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Brilliantly Visualizing Light and Motion Transference

It's hard not to fall into a hypnotic trance while staring at art student Yasutoki Kariya's installation titled Asobi. The kinetic structure, whose name translates as “play” in Japanese, features a transference of light and motion from one end of a series of light bulbs to the other, la Newton's Cradle. The remarkably soothing audiovisual installation mimics the familiar pendulum desk toy with its form and movement, which happens to prove Newton's third law that says for every action there is an equal and opposite reaction. However, instead of watching a silver ball click against a series of other like-sized spheres hanging from a line of their own respective string, we're offered a new, stimulating visual.

By replacing the metallic marbles with light bulbs, we're given that extra layer of visual momentum in the form of light. The traveling speck of light that shoots across the stationary bulbs in the center and bursts into a bright spark of luminescence at the ends seems to inexplicably fulfill the audience's visual desires. The senses are ignited at each end and ready to experience that next jolt of lightning in the bulb on the opposite end of the structure. It seems like a simple tweak to add a series of 11 computer-programmed light bulbs in place of metal balls, but it clearly makes a big difference. Kariya manages to transform Newton's Cradle into Edison's Cradle, as cleverly coined by redditor teeohdeedee123 who created the GIF, above.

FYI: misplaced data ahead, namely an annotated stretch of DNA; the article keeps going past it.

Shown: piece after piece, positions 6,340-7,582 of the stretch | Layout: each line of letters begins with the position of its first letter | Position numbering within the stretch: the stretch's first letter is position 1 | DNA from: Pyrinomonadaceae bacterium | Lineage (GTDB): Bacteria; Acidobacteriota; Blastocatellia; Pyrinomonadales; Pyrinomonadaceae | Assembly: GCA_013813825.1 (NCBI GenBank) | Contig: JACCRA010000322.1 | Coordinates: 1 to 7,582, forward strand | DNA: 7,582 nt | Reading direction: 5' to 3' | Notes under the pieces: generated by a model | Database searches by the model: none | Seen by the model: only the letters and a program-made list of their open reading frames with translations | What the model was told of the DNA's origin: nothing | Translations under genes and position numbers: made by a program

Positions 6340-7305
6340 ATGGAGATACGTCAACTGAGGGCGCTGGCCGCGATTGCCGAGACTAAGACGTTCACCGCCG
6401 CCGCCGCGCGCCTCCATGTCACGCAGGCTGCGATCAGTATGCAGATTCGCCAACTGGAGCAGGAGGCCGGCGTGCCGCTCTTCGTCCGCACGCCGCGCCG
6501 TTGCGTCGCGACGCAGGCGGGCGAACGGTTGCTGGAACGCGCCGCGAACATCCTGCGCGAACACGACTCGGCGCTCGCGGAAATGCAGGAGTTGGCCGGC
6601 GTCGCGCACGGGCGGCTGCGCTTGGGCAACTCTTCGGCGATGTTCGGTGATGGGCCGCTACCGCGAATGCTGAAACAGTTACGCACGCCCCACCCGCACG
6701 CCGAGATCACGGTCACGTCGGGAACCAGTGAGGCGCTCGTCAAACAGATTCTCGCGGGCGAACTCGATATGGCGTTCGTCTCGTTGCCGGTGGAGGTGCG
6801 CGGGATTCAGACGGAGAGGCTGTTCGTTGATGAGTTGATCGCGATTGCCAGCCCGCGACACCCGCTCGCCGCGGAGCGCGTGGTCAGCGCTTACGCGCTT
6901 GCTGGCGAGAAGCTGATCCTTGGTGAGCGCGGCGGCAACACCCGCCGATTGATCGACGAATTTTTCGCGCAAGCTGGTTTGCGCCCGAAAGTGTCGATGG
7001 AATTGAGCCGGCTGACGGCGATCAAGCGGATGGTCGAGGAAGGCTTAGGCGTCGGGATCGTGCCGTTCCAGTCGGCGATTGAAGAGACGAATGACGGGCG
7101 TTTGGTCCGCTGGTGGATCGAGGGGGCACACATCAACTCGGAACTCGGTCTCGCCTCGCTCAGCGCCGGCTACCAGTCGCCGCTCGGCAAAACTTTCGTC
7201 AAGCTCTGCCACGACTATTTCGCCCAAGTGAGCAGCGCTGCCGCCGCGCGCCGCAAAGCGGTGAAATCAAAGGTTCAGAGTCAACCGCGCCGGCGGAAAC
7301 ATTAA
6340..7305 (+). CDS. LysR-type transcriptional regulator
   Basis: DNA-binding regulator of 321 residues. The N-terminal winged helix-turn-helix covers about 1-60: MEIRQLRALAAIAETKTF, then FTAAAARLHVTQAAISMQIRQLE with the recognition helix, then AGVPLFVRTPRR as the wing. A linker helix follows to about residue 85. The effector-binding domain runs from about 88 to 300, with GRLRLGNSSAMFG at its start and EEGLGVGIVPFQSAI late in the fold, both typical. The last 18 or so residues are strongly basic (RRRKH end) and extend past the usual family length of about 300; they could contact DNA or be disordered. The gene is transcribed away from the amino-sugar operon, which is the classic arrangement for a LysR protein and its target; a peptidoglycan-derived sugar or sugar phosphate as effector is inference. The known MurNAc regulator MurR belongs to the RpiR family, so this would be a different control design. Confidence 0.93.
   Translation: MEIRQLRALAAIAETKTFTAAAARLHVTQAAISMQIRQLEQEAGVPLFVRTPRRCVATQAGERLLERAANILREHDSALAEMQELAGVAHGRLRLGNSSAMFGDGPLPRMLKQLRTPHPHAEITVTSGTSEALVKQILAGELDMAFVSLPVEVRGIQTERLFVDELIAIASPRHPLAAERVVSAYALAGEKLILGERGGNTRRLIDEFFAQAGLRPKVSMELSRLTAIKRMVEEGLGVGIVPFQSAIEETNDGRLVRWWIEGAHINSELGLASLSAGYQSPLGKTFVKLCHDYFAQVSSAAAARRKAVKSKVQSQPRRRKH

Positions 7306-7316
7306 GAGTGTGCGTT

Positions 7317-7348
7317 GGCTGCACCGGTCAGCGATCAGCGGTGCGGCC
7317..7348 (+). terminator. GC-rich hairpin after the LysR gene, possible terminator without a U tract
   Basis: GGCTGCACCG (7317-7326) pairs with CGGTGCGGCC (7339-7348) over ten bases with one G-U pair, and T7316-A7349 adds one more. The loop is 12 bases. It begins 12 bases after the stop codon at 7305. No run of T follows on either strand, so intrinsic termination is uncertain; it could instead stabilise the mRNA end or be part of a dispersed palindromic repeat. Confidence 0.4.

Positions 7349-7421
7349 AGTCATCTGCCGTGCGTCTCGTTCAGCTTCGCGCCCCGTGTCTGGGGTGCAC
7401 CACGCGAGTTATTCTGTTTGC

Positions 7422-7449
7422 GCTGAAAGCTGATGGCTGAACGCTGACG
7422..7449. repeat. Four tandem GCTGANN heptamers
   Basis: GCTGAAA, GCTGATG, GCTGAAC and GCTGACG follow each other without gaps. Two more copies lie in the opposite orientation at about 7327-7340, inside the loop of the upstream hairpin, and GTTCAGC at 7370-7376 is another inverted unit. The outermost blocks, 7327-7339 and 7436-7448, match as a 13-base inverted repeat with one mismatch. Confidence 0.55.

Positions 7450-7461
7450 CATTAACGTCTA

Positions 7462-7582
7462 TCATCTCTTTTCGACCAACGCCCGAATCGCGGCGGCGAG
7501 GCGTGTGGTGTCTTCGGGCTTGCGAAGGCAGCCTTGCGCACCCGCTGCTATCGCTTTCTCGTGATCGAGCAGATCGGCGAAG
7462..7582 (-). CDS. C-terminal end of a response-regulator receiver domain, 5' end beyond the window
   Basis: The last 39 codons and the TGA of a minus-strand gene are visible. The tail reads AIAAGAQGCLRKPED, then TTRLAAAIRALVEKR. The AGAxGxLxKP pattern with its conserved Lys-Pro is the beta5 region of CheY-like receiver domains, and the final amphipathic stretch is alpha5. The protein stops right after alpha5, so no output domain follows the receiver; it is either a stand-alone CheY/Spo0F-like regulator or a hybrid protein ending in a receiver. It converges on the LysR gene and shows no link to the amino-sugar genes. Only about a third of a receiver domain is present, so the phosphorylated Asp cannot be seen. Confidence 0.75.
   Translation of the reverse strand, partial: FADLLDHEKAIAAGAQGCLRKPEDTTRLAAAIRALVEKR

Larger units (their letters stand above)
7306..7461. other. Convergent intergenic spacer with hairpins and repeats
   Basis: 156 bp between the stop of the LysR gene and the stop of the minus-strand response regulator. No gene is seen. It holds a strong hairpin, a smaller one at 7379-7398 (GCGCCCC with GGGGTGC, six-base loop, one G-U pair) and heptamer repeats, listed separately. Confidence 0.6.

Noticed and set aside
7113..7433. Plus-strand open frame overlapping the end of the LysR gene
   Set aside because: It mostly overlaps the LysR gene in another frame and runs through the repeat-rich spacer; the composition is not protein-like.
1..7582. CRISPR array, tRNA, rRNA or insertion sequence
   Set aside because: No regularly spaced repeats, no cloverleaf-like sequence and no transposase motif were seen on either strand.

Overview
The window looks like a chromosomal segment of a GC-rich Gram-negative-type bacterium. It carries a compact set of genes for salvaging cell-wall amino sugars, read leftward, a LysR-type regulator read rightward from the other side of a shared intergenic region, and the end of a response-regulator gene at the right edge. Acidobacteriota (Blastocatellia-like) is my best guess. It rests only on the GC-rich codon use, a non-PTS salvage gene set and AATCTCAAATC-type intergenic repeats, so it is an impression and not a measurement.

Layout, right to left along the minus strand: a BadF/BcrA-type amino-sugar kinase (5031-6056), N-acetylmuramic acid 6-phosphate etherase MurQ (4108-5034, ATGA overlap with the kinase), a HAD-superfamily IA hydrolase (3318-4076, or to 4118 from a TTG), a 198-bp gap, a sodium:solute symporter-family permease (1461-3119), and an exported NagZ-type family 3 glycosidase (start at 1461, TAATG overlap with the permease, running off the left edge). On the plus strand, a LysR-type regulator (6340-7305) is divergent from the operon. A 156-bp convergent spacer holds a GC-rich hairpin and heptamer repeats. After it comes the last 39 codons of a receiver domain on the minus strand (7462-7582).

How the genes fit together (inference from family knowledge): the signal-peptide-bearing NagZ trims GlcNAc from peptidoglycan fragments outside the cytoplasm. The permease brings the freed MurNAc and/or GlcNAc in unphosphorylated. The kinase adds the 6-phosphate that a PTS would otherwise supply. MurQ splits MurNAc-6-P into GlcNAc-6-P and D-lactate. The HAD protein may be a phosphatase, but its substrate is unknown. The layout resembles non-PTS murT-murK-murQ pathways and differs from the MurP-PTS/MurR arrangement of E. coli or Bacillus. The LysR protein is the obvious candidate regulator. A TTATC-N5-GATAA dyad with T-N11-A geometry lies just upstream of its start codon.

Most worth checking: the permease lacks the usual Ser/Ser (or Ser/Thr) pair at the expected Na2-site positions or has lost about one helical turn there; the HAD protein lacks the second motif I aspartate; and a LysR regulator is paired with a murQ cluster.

Asobi is currently a nominee for the 2012 Mitsubishi Junior Designer Award. Check out the video, below, to see the installation in action.




via [Spoon & Tamago]

Pinar

Pinar Noorata is the Managing Editor at My Modern Met. She is a writer, editor, and content creator based in Brooklyn, NY. She earned her BA in Film and Media Studies from CUNY Hunter College and is an alumni of the Center for Arts Education’s Career Development Program in NYC. She has worked at NBC Universal, Penguin Books, and the Tribeca Film Festival as well as many other independent media companies. When she isn’t writing, editing, or creating videos herself, Pinar enjoys watching movies—anything from foreign art house films to mainstream blockbusters.
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